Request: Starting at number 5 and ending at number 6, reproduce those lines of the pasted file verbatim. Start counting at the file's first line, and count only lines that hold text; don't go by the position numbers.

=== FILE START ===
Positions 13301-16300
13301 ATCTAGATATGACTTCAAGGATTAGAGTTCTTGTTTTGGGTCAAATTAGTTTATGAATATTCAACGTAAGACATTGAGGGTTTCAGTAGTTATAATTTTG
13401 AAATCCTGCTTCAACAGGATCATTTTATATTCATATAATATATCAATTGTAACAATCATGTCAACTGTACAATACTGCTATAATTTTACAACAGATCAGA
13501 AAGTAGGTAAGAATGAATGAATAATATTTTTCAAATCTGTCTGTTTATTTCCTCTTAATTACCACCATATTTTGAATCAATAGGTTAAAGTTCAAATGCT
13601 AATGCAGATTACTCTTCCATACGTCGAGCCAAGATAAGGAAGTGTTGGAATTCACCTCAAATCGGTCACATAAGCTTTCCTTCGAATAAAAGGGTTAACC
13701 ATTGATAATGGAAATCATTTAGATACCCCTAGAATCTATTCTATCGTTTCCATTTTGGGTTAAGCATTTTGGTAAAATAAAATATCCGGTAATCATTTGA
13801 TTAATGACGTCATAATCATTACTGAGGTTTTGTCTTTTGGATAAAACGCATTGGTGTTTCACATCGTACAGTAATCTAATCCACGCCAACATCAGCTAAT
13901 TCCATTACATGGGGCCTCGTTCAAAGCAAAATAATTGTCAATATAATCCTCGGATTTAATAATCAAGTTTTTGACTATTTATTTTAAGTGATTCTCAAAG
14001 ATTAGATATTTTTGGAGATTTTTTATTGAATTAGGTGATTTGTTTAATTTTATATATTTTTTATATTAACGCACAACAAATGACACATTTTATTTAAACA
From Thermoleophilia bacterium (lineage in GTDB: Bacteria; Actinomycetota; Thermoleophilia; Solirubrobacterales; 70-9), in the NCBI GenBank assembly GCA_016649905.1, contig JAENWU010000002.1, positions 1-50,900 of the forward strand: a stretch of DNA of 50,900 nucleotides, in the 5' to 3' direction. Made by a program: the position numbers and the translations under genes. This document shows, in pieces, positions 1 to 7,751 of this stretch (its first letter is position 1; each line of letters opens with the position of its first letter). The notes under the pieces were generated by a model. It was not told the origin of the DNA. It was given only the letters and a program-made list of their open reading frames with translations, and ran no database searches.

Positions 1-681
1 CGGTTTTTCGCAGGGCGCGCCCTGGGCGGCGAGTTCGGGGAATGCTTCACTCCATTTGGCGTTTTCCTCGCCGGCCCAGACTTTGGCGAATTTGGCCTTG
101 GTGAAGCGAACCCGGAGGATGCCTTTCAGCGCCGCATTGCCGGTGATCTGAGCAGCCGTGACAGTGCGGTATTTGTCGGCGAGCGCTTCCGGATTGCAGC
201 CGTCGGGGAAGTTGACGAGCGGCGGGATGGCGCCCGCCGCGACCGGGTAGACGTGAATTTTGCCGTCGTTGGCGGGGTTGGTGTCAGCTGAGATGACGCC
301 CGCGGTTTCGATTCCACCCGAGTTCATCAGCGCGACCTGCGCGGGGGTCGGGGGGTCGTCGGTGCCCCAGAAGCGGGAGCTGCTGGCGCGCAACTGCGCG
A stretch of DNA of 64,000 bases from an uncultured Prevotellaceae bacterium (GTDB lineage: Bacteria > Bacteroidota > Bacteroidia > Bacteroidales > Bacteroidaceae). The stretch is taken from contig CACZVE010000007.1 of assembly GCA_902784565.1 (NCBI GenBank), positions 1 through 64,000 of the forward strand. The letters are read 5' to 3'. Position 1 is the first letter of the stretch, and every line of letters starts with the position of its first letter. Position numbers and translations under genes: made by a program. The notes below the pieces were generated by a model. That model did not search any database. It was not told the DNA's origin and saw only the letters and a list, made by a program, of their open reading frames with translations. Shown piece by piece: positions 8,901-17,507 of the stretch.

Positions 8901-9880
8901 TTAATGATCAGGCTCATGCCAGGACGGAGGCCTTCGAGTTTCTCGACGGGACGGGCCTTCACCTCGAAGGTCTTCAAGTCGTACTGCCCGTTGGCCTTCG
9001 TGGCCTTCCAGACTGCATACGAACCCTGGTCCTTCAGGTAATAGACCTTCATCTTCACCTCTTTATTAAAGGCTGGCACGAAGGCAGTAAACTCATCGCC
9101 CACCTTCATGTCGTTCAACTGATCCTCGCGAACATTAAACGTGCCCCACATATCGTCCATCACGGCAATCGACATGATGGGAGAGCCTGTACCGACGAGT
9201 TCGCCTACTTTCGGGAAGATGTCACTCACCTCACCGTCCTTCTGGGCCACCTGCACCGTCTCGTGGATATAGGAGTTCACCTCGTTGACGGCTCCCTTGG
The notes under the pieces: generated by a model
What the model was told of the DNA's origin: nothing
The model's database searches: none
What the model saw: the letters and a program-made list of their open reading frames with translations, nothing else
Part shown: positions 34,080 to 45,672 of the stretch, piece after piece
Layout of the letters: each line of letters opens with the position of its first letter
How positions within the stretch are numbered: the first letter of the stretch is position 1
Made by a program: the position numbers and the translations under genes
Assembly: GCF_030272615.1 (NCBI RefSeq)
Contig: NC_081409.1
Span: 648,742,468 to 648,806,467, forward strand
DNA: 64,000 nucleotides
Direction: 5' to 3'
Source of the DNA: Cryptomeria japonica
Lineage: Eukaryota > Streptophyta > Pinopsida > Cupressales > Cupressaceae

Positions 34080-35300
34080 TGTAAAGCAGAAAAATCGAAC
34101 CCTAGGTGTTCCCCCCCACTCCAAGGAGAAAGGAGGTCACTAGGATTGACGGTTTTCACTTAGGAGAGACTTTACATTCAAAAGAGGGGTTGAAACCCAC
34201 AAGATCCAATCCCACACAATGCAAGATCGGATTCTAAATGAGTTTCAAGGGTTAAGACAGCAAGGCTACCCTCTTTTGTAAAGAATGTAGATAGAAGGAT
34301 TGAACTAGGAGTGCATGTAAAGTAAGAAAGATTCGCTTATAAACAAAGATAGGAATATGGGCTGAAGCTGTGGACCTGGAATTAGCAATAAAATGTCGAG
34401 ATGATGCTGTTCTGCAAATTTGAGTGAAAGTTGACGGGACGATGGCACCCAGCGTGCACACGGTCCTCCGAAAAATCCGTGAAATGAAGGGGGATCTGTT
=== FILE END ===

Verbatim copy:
13601 AATGCAGATTACTCTTCCATACGTCGAGCCAAGATAAGGAAGTGTTGGAATTCACCTCAAATCGGTCACATAAGCTTTCCTTCGAATAAAAGGGTTAACC
13701 ATTGATAATGGAAATCATTTAGATACCCCTAGAATCTATTCTATCGTTTCCATTTTGGGTTAAGCATTTTGGTAAAATAAAATATCCGGTAATCATTTGA